Every week about 300 new computers are plugged into Inland Northwest schools, libraries, businesses and homes.
About half are someone’s first computer. The rest replace personal computers already in use.
What happens to those old PCs?
Some are passed on to other users within the same building. A few are sold or donated to people needing a first or second computer.
But a growing number end up in the trash heap or become part of what’s called closetware - the pile of old PCs, modems and printers stuck in closets, attics and storage rooms.
Less numerous than used tires but more common than old TVs or toasters, discarded computers are becoming a concern in the fastpaced information age.
“This is going to become a big problem,” said Bob Smee, director of Spokane-based National Materials Exchange Network, a computer bulletin board that sells used merchandise, from old PCs to motorcycles.
No other consumer item becomes obsolete as fast as the personal computer, said Smee. Many companies, schools and individuals replace or upgrade their computer systems every 18 to 36 months.
This year, that turnover will produce about 10 million computers discarded, scrapped or put in storage across the United States, according to one estimate.
By 1998, that number will grow to about 17 million unwanted PCs.
There is high turnover in personal computers because the industry is changing so fast, producing massive leaps in power, capability and options, said Rick Hlavka, owner of CyberJunk, a Seattle company that sells used computers.
“Computers from five years ago do what they were built to do. But that’s just a fraction of what a computer built in 1995 does,” Hlavka said.
“No other product changes that much. A car, for example, still just gets us from one place to another.”
Spokane-based Washington Trust Bank just installed 200 new computers, spending about $1 million to convert to a system expected to last about three years.
In the process, it threw away dozens of old machines. It also found new homes for 60 refurbished computers that were 2 to 3 years old and were wanted by area schools and service groups.
Other companies or groups sell old computers at a fraction of their original cost.
Spokane Public Library, which just converted to new computers for patron use, sold 20 old catalog-search terminals to a non-profit library association.
Those terminals, which cost about $2,000 each five years ago, can’t be used as home or office machines. They were sold for $20 each, said library information manager Garv Brakel.
In another example of industry change, the library’s new computers each cost about $500 less than the old machines it got rid of.
Schools and government agencies are required by law to keep, trade in or sell used equipment. They can’t give away or discard it.
Businesses, the No. 1 purchasers of new PCs, don’t face that restriction. They give away computers to schools or to their own workers. Or they simply throw them away, said Yvette Marin, director of the National Cristina Foundation, which finds donated PCs for non-profit groups.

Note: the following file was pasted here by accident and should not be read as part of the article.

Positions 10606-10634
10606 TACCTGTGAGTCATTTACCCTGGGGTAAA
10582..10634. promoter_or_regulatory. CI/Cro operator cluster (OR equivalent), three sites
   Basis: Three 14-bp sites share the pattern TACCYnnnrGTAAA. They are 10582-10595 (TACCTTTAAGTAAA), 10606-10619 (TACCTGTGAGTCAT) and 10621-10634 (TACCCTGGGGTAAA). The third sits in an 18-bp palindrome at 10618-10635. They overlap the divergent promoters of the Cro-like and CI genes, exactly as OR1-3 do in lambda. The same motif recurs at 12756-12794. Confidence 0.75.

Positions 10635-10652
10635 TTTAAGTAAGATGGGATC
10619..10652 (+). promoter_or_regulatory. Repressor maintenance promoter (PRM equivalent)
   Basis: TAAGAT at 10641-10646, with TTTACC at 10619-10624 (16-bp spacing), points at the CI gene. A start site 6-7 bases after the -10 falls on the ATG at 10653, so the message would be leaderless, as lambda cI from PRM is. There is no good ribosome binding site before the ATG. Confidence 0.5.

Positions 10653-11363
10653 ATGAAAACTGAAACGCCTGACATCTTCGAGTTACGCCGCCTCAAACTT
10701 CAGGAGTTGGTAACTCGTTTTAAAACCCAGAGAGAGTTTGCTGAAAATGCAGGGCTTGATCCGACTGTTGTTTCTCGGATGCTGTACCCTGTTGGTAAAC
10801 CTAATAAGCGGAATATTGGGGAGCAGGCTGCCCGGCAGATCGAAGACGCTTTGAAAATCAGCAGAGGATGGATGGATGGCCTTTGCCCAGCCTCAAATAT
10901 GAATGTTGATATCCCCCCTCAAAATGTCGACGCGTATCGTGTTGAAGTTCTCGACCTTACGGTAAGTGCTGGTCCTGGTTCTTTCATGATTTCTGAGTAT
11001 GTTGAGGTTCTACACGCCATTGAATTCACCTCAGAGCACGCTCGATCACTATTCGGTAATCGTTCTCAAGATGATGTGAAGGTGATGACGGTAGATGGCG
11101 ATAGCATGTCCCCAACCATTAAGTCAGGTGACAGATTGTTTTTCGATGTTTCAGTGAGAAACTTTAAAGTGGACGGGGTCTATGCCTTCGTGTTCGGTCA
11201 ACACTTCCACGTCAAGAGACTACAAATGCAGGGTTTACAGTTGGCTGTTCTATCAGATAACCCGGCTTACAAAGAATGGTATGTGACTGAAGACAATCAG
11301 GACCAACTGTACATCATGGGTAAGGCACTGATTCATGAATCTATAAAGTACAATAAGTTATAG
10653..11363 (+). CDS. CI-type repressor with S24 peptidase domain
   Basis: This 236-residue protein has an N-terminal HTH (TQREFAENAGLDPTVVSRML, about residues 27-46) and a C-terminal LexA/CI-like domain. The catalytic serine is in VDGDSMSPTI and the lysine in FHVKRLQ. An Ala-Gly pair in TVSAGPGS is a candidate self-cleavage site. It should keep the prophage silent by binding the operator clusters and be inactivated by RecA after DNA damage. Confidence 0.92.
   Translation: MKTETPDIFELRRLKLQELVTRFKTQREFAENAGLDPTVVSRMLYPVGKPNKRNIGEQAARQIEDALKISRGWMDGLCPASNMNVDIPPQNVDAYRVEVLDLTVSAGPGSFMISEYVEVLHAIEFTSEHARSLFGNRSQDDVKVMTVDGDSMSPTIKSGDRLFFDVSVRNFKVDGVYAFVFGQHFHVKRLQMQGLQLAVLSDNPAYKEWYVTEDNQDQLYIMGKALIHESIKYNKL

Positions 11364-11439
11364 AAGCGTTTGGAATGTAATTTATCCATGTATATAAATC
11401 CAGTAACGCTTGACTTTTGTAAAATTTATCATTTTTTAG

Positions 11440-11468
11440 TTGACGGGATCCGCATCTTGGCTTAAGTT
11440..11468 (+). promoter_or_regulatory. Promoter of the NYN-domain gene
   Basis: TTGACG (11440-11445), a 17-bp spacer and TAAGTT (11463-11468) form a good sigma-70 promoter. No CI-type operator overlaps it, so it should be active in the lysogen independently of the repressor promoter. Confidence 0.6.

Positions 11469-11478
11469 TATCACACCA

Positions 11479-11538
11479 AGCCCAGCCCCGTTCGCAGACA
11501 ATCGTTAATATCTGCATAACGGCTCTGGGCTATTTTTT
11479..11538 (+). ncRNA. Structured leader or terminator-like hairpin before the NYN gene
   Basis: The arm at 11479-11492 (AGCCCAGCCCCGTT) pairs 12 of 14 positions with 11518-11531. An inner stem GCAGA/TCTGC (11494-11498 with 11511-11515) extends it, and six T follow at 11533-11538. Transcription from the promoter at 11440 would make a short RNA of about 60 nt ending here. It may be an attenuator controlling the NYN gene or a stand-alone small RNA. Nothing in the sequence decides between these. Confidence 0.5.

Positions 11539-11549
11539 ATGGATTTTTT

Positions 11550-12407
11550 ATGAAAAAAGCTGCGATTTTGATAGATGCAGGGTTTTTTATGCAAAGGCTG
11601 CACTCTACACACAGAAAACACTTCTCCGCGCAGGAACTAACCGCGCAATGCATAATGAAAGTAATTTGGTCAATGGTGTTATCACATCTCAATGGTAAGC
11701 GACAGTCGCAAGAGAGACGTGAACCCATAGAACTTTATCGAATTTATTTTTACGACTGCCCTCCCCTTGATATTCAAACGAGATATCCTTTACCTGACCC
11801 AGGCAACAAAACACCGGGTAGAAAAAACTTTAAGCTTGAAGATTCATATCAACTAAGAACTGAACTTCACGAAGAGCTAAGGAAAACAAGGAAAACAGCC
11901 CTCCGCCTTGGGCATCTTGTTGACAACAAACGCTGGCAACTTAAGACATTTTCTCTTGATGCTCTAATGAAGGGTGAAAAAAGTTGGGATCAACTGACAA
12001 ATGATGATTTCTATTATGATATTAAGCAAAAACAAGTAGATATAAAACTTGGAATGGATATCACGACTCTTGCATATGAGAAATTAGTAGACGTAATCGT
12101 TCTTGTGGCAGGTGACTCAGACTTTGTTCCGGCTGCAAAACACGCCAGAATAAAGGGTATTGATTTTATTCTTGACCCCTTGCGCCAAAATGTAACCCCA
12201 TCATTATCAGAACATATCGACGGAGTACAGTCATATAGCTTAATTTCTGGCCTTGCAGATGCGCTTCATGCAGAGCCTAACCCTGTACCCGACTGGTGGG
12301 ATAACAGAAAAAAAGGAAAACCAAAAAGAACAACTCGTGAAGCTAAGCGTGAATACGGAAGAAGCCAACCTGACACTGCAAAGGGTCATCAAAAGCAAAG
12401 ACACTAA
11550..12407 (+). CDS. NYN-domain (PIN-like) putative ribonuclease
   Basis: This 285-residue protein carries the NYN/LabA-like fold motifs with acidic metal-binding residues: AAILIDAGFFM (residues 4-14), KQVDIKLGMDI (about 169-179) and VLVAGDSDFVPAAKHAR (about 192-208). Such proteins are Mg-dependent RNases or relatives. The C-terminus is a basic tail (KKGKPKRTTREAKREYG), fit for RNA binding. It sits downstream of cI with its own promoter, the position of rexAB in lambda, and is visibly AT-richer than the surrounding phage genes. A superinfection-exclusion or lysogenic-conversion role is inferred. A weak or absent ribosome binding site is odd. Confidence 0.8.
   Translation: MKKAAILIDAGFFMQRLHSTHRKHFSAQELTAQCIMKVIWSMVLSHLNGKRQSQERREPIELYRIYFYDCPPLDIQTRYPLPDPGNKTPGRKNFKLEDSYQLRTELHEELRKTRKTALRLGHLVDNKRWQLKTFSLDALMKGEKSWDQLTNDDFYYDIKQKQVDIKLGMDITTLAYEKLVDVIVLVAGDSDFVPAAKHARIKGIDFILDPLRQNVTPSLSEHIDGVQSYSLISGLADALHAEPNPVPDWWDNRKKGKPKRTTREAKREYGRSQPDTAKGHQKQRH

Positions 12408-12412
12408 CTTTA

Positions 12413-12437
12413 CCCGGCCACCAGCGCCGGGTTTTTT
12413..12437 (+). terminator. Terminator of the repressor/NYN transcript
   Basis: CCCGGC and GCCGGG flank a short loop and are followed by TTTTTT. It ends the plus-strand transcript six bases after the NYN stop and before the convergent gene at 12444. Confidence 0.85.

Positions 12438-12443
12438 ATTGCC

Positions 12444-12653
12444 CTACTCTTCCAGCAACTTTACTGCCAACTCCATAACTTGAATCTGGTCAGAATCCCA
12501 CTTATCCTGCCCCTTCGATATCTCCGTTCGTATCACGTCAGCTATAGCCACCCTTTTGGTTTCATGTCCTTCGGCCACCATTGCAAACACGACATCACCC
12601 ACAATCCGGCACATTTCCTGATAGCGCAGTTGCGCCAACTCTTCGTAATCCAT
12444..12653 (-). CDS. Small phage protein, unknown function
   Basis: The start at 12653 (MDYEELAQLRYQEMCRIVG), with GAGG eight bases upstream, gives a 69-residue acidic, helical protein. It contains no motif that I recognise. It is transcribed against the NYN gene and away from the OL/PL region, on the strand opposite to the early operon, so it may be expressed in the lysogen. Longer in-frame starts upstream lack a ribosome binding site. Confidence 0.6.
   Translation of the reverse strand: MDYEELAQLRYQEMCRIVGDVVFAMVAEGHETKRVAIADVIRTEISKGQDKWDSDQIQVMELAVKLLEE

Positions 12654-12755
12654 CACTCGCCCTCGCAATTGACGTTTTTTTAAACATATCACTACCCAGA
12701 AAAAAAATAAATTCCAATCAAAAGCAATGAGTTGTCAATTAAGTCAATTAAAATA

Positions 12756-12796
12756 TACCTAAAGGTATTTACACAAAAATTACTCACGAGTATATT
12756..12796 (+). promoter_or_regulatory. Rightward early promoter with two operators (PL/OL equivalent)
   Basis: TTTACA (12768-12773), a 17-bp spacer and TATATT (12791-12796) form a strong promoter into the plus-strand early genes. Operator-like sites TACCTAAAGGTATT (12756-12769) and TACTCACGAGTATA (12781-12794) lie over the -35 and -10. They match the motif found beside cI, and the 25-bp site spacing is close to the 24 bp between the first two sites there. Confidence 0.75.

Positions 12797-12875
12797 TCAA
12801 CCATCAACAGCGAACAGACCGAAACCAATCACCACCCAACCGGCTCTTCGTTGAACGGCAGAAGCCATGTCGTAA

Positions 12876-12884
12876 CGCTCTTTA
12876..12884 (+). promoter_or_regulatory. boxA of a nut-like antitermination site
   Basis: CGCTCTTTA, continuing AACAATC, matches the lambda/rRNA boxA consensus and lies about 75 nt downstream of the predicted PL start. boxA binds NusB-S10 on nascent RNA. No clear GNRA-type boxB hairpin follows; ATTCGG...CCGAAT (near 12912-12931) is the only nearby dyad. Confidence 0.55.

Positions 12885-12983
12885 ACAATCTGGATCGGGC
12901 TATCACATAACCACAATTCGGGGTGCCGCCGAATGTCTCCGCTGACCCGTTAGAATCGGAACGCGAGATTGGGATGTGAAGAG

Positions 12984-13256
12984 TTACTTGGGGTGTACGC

“Businesses throw away more than they should. That is an issue that we should be addressing,” she said.
But some outdated computer equipment ought to be thrown away instead of collecting dust, said Miles Crawford, of Spokane’s PC Services.
“I throw stuff out if it’s of very little value. If I give it to someone, they’ll call back with all sorts of questions,” Crawford said.
“At that point, it’s easier to throw it away.”
Larger companies often salvage valuable metals and parts from their old computers, then toss the rest away.
But the amount of material salvageable is small compared to the total computer - about 7 to 15 percent, depending on the type of machine.
In cities like Seattle, recycling and metal-recovery firms accept whole computers for salvage. In Spokane, recycling companies accept only the PC circuit boards or keyboards.
Computers tossed into the trash in Spokane County end up being burned at the garbage incinerator. Plastic parts burn cleanly. Toxic metals like mercury or lead are either trapped by the plant’s burning filters or end up in ash that is hauled away.
Another niche being filled is technology matchmaker - a group that helps find users for donated computer equipment.
Spokane’s Northwest Nonprofit Resources helped find 10 used PCs for area groups and agencies this past year.
It’s now looking for 286-style personal computers for TINCAN, the regional “freenet” computer network being developed through a federal grant. (The number 286 describes the type of processor in the computer.)
“Those computers may not be good for word processing. But for connecting with a modem to a bulletin board, they’re fine,” said Northwest Nonprofit Resources Director Sandy Gill.
But the number of people or groups willing to accept outdated PCs gets smaller every year, said Hlavka of CyberJunk.
“An older person might still buy a 286 for about $145. But if a kid or teenager comes in and sees (a 286), he’s not interested,” he added.
“Kids won’t touch it. They want a 386 or 486 to play video games or run a CD-ROM.”
MEMO: Tom Sowa writes about technology for The Spokesman-Review. Readers can send him e-mail at email@example.com.
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